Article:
History Buffs Love Miniature War Games

Image Source: hmgsmidwest.com
Image Source: hmgsmidwest.com

The Chicago-area chapter of the Historical Miniatures Gaming Society hosts the Little Wars convention.

In these games, there are no screens and no computer-generated bloodshed. Rather, one-inch tall soldiers of metal or plastic are strategically placed on elaborate tabletop milieus.

Many of the miniatures are meticulously painted to represent armies of battles in the past – Troy, the Alamo, the Confederacy, or World War II Europe.

There are 25,000 members of the society. Some members are ex-military, others are history buffs. They all share a sense of camaraderie and pride.

“We’re not the geeks in their mothers’ basements,” said Kevin Cabai, the membership vice president of the society’s Midwest chapter. “It’s a different aspect than what people think of when they hear gamers.”

“We are trying to bring new blood into the hobby,” said local chapter president Steve Fratt, who is a history professor at Trinity College in Deerfield, IL. “As a historian, I want kids to learn history.”

The actual games are a small part of the hobby. It’s not uncommon to put 10 hours of preparation into every hour of play. The time is spent shopping for materials, creating the game boards, and painting the figures. Some members state that they spend thousands of dollars a year on the hobby.

There is also historical research. Cabai said that the gamers will study every detail of a battle down to the specific stripes on a soldier’s uniform. “In some form or fashion, I do this every day,” Cabai said.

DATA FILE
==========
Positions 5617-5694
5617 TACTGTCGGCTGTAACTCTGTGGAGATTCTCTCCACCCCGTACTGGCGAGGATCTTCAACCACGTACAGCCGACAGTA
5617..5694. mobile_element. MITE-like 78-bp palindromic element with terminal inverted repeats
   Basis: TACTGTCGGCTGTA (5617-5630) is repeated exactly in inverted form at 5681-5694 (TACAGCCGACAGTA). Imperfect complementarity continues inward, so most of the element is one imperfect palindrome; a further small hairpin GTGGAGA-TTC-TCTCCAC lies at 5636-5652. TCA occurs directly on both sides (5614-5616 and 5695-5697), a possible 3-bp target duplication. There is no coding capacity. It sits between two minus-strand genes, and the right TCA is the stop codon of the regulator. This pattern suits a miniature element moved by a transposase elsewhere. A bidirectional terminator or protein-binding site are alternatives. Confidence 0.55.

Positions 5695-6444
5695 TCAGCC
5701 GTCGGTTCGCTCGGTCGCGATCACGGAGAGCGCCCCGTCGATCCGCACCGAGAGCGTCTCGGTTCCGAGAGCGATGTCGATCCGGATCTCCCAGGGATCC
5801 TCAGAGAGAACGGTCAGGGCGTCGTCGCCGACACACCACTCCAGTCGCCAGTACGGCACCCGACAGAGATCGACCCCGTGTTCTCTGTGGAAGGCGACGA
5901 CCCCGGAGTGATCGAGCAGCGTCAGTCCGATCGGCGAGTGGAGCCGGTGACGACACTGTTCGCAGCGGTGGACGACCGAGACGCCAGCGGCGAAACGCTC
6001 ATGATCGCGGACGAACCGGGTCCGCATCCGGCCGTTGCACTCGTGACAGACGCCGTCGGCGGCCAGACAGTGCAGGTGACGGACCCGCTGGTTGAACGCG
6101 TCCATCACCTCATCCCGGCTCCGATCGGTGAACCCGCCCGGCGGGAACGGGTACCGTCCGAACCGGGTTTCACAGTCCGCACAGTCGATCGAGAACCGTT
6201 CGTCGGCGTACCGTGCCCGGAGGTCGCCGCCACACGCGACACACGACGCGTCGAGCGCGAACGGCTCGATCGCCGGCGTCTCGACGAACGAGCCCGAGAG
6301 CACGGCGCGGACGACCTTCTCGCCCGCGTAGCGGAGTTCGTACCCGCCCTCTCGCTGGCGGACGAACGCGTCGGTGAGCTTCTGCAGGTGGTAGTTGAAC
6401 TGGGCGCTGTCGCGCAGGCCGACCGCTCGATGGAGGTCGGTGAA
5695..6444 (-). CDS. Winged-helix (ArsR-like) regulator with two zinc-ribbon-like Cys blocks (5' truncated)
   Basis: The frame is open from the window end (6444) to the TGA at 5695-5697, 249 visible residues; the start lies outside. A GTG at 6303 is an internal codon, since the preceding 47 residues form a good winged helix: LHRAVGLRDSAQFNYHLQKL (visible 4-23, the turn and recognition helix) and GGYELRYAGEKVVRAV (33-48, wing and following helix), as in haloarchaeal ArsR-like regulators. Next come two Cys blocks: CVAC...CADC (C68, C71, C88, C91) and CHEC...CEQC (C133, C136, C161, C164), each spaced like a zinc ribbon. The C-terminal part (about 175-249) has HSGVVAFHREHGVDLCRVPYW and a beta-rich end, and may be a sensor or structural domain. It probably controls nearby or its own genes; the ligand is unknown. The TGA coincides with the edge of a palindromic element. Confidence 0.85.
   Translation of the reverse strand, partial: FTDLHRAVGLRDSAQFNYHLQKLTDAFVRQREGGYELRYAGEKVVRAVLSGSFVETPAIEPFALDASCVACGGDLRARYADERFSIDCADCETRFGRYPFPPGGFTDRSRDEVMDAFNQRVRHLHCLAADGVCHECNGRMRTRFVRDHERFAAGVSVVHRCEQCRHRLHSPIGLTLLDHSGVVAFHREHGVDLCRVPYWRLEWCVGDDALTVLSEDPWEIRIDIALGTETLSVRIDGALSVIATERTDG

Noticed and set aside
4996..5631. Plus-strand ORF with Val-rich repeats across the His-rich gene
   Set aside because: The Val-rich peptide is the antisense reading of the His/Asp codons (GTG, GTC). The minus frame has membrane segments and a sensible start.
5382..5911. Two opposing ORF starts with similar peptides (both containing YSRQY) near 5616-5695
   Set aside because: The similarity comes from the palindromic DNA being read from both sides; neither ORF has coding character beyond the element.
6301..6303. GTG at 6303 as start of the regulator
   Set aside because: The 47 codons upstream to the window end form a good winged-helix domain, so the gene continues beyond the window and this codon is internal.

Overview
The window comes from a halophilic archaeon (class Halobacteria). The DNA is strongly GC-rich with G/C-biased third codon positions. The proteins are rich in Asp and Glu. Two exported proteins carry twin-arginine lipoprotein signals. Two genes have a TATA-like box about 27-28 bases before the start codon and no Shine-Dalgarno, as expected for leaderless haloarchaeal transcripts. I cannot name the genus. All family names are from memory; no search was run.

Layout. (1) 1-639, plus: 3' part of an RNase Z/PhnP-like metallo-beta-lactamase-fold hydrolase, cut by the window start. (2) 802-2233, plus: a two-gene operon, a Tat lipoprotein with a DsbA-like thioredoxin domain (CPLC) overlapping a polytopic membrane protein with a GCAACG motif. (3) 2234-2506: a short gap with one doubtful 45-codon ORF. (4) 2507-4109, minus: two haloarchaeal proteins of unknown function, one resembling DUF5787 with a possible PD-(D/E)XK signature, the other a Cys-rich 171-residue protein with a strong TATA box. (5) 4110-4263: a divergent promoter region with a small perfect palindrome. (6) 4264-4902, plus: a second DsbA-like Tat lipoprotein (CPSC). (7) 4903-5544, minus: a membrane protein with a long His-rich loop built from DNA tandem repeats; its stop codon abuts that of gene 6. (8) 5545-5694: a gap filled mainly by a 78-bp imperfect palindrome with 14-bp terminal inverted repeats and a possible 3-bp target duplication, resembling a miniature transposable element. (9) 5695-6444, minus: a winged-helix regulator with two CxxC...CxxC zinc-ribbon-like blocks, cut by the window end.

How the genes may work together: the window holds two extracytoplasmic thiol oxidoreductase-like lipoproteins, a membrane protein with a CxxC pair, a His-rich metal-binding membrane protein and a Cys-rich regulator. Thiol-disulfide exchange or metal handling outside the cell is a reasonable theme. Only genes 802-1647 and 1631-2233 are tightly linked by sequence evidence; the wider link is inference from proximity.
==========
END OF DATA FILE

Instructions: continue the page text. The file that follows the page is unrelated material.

At Little Wars, most of the games were based on real, historical battles with precise and complicated rules. There is also a fantasy group that bases their battles on The Lord of the Rings and Star Wars among other science fiction and fantasy worlds.

Soldiers are carefully positioned around the boards. Some lie on their sides to represent the dead and wounded. Rulers and tape measures are used to find how far a cannon could shoot.

A game master, or judge, oversees each game. The games are not just about playing. Learning is equally important.

“People say they don’t need to know history … but the benefit of history is to understand the human condition. You gain wisdom by understanding the past, not just memorizing facts,” said Fratt. He uses historical miniature gaming in his classroom.

Fratt ran a game during the convention for younger players. It was based on the Battle of the Alamo in 1836.

Another major benefit of this type of gaming is “human interaction with another real, live human being,” Fratt said. “It promotes social skills. It promotes camaraderie, instead of … playing Xbox or competing online with people. It’s the joy of creating real human relationships.”

Ian Harvey

Ian Harvey is one of the authors writing for WAR HISTORY ONLINE